Emphasizing the value of community with design
More than ever, many of us feel a need to reclaim our sense of community. With the isolation of the pandemic and disruption to the rituals of our “before” lives, our sense of community has dwindled to smaller and smaller bubbles.
As we think about new cultural shifts emerging from this post-Covid-19 era, a major focus is to design for social impact – which advocates for design to create solutions for your community, or other communities around the world. Prior to the pandemic, we were able to go anywhere, experience the world in person, and participate in the global economy – often at great detriment to the environment. In reaction to this globalization, however, we have started to see a reversal, one more supportive of localism.
How Localism Impacts Connection
Localists are community-minded individuals who support local living and local economies. They support shops and brands that are unique to one’s community, and value diversity and inclusivity for everyone in their community. Localists also advocate for smart towns and cities, where technology is used for to the benefit of all citizens, like high-speed transit systems or free wi-fi for all.
Connectivity is an important feature of local living; as humans, we crave belonging and social inclusion in our community.
Smart cities also allow access to green space for its inhabitants, so that all have access to nature and our local neighborhoods can be more sustainable and equitable.
Another thing often needed in communities, especially urban ones, is more outdoor gardens and green space. When you live in an urban area where there isn’t much space, community gardens are an essential mode to connect people to nature and allows for people to grow their own plants and food locally, even on city streets.
So here we are, in a new moment that is making us question everything.
During this pandemic, we are seeing nature replenish itself. Wildlife is repopulating and carbon emissions have been reduced worldwide in response to fewer commuters traveling.
We can add bike lanes, extend sidewalks to have more walkable cities, and even add car free zones – which are better for people’s health and wellbeing, as well as growing local businesses. When people are out in the community, they can share in creating these new visions for how we live.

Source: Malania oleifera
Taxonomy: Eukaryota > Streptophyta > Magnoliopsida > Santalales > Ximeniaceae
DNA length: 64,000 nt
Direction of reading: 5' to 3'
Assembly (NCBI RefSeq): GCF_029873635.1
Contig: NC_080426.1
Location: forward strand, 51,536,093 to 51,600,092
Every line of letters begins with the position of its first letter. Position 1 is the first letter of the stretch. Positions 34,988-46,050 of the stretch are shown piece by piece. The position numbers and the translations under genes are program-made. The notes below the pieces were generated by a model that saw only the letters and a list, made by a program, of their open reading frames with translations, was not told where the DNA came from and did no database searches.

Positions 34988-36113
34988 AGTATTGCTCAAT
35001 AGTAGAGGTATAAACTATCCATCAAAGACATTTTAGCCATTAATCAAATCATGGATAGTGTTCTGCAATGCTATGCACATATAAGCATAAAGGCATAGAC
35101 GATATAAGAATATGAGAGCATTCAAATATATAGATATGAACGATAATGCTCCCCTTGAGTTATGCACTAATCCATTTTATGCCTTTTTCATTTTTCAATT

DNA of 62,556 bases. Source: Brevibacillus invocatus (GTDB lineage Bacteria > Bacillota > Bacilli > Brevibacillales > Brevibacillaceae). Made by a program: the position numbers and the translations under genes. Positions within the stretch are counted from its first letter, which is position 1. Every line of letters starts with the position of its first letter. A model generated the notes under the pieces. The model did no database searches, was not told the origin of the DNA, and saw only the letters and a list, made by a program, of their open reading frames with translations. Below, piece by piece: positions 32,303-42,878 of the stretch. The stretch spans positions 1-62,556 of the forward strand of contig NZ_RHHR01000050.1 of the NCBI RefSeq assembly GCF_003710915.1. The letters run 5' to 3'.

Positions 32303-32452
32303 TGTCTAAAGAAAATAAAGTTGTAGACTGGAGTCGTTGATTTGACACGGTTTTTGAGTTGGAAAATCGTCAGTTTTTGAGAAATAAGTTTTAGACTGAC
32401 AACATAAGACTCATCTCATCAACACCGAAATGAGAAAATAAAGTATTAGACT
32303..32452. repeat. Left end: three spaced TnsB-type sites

Design will be a part of this, rebuilding the local community. Together, we can reset the function of the street, be better neighbors and localists, and advocate for each other.
LOCALISTS COMMERCIAL FLOORING INSPIRATION
We’ve compiled a collection of Mohawk Group commercial flooring products for your Localist inspired palettes:
Urban Mobility – Green Line 946
Urban Model – Midtown 949
Urban Passage II 956 Green Space
Urban Fringe II 956 Green Space
Field of View Dark 696 Verdigris
Field of View Light 696 Verdigris
Macro Bloom 941 Goldspeck
Chromascope – Yellow Bird 360
Optic Hues – Verdigris 759
Large & Local – Nottely 945
Royce Epstein is the A&D Design Director for Mohawk Group.
As the face to A&D, Royce shares her passion and vision for design, cultural trends, and the meaning of materials in a broad context. Her role is to evolve and share Mohawk Group’s Design Vision with the A&D community, and to leverage product design with what A&D desires in the field. Constantly on the watch for new trends in all aspects of design and culture, Royce feeds this insight to all our industry’s touch points.
A veteran materials and product specialist, Royce spent two decades working in A&D firms before working with Mohawk. She was named the 2015 Designer of the Year by Interiors and Sources Magazine, and received a HiP award for Rising Star from Interior Design Magazine at Neocon 2016. Royce lives in Philadelphia where she is active in the design, art, and music scenes. She is a board member of Collab at the Philadelphia Museum of Art.